Evaluation of the prevalence and location of bifid mandibular canals. A CBCT study

Rodrigo Montezano da Cunha, Mariana Boessio Vizzotto, Paula Nery Ignácio Xavier, Priscila F. da Silveira Tiecher, Nádia Assein Arús, Luize Severo Martins, Danielle Bianca de Lima Freire, Heraldo Luis Dias da Silveira


Aim: To investigate the prevalence and location of bifid mandibular canals (CMB) using cone beam computed tomography (CBCT). Materials and methods: Three trained and calibrated dental radiologists individually evaluated 1254 CT scans using the I-Cat Vision software (Imaging Sciences International®) and classified them into four distinct types (Retromolar, Dental, Forward and Bucolingual). Frequency data, collected from an Access form (Microsoft® Office), were analyzed using the Fischer and Friedman test. The level of statistical significance was set at 5%. Results: CMBs were found in 276 cases (22%), with no gender predilection (P = 0.186). There was a statistically significant difference between the types (P = 0.001). Discussion: The recognition of a CMB is of great relevance when associated with anesthetic and surgical procedures in the posterior region of the mandible. Although many studies have shown that CMB is not commonly seen, a failure to identify it can result in damage to the lower alveolar nerve (NAI) or difficulty in obtaining anesthetic block. Conclusion: The most frequent type of CMB in both genders was retromolar (P = 0.001), representing 18.5%, and visualized with rates of 47.1% in women and 52.9% in men. The frequency of CMBs analyzed using the CBCT was significant in the population evaluated and presented in different configurations. Thus, its investigation should not be neglected in the face of surgical procedures that involve the posterior region of the mandible.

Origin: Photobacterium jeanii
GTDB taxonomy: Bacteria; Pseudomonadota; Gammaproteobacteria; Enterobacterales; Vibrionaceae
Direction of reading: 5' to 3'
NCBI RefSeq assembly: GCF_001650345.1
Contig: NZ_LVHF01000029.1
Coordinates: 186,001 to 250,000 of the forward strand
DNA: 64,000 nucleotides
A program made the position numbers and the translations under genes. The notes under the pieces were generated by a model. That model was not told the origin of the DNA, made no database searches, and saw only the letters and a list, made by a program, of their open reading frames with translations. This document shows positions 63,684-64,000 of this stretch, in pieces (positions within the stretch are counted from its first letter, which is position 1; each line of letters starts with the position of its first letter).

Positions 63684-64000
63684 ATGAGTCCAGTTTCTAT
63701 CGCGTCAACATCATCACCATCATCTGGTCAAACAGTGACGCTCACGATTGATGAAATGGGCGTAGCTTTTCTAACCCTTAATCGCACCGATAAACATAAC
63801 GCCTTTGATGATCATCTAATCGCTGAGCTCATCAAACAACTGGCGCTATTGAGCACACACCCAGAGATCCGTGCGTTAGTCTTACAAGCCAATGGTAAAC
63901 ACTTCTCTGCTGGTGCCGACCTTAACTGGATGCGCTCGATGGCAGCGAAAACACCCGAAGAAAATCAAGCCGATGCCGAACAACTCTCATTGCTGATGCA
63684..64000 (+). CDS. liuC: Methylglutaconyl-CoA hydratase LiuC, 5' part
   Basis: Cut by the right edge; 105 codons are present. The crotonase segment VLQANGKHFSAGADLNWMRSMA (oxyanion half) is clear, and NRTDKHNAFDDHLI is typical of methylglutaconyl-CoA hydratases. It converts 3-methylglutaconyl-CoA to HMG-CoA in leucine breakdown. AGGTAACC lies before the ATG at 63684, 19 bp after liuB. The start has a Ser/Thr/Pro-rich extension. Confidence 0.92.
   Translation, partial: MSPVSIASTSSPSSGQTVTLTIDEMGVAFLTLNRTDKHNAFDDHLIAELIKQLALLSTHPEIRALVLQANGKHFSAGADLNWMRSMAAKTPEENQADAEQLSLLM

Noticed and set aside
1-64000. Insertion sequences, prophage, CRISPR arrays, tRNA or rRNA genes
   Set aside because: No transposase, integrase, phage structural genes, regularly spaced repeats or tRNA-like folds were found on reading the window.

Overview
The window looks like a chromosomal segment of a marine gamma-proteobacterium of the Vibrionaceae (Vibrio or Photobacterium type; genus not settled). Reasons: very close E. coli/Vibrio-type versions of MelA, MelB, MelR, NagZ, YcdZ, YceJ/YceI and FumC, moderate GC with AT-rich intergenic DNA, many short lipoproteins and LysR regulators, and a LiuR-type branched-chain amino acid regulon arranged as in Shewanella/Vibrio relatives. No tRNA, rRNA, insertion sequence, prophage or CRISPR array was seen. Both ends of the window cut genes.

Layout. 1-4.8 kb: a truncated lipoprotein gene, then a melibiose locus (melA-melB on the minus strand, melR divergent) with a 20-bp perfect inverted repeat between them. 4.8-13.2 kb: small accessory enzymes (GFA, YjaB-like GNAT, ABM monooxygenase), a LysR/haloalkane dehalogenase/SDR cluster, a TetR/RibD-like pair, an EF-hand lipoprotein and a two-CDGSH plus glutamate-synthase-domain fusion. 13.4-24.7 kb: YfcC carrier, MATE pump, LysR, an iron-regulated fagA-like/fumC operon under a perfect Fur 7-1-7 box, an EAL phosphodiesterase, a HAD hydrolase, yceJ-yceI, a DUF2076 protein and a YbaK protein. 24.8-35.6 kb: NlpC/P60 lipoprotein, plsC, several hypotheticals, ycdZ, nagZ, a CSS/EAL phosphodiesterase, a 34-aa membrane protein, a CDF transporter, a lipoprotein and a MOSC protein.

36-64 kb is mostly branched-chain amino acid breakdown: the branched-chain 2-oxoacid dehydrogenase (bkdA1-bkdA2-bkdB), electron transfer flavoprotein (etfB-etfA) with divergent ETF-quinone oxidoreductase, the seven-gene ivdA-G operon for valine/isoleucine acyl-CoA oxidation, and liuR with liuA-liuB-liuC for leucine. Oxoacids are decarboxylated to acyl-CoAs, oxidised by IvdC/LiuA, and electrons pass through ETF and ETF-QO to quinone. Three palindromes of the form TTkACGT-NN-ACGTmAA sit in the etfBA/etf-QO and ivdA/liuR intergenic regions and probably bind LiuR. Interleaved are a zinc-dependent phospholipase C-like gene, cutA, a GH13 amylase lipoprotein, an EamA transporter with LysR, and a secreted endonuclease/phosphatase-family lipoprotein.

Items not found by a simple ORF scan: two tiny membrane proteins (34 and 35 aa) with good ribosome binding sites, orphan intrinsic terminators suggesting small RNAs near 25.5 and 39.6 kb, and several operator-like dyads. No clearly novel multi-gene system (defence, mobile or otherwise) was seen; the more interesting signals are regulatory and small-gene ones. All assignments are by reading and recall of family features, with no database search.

Mandible; Anatomy; Anatomic variation; Cone-beam computed tomography


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DOI: https://doi.org/10.22456/2177-0018.109143

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e-ISSN 2177-0018 / ISSN 0566-1854.

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